I have one tattoo, on my back, which is a symbol of a tree bending in the wind. At the time I got it, my interpretation was that that tree is strongest which bends most in the wind.
This was because, after graduating from college in 2013, I had applied to top graduate programs in English literature and been rejected by every one. For the first time in my life, I had no clue what I was doing, and the smartest disposition it seemed I could take was blowing in the proverbial wind.
A few months after I got my tattoo, I traveled to Quito, Ecuador, where I taught English from late 2014 to spring of 2015. This was in many ways one of the peak experiences of my life: it was my first time living in a place that seemed to have nothing to do with either of my parents, and I found myself as a teacher and found that teaching made me feel alive. Additionally, I deeply connected with my Ecuadorian host family and greatly enjoyed traveling around and gaining fluency in the Spanish language.
Still, Ecuador was not and would not be home to me. The entire time I was in the country, I knew that for me the experience would last no longer than 6-7 months, and I felt ready to return to the US when my second semester of teaching was done.
Upon this return, I had no further plans, and briefly considered staying at home in Santa Fe, New Mexico, before deciding to move to Denver. Many of my friends from college now lived there, and I was resistant to staying in the same place as my parents. From my perspective as a 24-year old, living too close to home seemed a mark of failure.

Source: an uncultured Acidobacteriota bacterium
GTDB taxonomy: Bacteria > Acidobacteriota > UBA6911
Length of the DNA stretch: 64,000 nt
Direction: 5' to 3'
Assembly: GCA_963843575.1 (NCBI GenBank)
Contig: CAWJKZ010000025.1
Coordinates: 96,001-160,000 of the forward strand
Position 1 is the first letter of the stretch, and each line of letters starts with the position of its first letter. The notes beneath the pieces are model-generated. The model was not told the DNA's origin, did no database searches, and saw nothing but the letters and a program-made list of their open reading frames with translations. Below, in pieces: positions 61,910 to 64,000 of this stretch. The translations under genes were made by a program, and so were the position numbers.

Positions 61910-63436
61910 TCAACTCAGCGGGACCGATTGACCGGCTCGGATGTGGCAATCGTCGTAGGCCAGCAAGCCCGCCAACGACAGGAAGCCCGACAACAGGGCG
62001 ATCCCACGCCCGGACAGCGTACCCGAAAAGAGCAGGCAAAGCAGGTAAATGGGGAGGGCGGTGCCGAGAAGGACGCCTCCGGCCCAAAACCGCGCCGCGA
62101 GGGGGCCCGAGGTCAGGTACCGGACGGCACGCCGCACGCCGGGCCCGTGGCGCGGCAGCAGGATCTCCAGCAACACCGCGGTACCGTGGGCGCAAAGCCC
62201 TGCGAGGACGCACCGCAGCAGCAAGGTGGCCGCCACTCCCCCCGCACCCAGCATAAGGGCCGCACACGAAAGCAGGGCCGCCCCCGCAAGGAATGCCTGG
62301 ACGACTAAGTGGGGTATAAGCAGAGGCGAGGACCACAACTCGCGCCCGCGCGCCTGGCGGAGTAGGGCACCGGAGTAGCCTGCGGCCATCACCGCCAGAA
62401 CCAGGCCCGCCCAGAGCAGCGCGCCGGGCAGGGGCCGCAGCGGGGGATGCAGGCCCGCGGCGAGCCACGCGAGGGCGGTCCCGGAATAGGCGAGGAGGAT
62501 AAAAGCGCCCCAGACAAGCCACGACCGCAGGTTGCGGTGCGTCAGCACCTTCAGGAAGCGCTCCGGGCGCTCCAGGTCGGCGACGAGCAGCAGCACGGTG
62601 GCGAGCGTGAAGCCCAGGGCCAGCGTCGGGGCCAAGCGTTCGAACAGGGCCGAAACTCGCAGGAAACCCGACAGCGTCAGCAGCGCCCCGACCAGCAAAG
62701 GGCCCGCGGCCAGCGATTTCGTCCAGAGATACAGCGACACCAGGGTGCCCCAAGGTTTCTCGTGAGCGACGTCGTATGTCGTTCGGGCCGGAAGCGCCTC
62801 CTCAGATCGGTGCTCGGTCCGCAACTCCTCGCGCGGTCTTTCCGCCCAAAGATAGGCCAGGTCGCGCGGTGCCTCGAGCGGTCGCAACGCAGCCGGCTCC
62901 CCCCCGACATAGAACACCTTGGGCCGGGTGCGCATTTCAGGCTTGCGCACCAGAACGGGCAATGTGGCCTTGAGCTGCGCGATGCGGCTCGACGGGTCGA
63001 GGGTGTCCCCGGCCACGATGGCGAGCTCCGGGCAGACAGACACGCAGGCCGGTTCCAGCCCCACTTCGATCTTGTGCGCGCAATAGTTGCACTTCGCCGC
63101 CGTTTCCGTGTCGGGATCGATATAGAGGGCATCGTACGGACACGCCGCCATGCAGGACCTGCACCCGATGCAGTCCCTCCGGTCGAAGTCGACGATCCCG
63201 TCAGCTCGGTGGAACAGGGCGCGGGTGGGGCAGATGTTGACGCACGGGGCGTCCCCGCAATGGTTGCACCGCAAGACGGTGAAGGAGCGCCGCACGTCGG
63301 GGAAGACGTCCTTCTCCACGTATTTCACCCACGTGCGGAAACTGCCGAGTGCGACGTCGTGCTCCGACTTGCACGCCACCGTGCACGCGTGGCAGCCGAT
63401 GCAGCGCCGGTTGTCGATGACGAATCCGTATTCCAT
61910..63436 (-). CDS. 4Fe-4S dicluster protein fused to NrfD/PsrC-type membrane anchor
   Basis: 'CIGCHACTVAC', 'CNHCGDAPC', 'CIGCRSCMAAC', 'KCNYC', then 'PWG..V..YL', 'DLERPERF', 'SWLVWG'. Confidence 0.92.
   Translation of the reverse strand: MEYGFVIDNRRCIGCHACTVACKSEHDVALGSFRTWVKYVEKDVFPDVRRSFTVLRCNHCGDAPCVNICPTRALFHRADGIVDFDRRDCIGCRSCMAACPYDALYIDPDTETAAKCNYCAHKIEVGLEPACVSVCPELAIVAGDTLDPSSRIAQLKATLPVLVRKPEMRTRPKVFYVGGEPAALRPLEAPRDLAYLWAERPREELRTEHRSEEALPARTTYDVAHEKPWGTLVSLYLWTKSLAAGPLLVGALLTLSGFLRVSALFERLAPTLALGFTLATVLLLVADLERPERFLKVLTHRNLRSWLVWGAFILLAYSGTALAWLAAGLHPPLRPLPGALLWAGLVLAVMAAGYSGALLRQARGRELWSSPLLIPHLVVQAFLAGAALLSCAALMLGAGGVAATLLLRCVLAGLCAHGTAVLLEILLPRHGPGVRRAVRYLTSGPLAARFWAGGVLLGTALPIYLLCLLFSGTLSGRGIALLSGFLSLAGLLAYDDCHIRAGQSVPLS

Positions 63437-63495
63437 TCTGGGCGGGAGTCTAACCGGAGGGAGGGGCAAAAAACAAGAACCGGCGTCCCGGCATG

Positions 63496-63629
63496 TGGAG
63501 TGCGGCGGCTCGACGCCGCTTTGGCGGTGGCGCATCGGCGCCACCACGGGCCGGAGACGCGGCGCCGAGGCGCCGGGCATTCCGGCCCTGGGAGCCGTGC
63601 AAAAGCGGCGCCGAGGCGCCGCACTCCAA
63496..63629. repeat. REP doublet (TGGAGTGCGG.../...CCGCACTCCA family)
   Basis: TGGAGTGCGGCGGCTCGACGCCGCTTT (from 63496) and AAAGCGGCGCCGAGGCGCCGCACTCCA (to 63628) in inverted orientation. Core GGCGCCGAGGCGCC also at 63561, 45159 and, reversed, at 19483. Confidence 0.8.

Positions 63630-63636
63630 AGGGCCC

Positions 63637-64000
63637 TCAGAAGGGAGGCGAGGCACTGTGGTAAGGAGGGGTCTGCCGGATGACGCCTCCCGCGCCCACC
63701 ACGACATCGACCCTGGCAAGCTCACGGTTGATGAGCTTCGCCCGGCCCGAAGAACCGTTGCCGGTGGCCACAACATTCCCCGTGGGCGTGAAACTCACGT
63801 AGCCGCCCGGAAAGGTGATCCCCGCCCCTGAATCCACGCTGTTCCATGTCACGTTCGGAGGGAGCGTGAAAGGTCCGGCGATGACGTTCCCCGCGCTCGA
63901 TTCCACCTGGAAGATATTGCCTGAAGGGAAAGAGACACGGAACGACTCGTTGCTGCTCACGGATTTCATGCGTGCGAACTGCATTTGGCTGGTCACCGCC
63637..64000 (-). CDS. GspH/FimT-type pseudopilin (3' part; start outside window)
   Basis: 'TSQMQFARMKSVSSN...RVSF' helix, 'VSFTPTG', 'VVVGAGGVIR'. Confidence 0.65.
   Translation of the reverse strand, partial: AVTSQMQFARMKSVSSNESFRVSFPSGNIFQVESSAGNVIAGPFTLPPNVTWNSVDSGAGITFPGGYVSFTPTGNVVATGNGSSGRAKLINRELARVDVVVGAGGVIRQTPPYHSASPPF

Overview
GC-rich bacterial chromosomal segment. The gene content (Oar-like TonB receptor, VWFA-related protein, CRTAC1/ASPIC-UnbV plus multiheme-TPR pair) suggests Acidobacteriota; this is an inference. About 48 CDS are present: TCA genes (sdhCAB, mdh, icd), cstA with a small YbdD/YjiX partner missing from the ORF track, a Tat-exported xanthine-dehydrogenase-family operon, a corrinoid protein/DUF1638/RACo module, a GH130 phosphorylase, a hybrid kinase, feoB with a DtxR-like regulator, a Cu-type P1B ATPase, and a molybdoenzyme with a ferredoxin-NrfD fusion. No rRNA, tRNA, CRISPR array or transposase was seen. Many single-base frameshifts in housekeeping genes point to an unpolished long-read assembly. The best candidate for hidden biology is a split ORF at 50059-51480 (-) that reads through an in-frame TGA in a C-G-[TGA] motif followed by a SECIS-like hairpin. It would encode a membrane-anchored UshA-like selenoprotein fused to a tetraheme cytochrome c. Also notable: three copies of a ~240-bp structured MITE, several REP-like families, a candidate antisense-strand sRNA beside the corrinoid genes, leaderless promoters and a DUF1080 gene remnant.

I didn’t manage to get things off the ground that first stint in Denver, holding a few unsatisfactory jobs before receiving an offer to tutor writing at my old college, in Colorado Springs. While I had no desire to move to the Springs—its Christian, conservative environment seemed the opposite of what I found cathartic with my friends in Denver—the offer seemed too good to pass up, and I overrode my internal resistance and decided to make the move.
All this time, it became evident to me that the tree I’d designed and placed on my back was missing just one component: roots. While I had made an important declaration to myself in emphasizing the need for fluidity in one’s life, I remained adrift, bopping from location to location without clear community or center. As a result, when I think back to my mid-20s the primary feeling is deep alienation.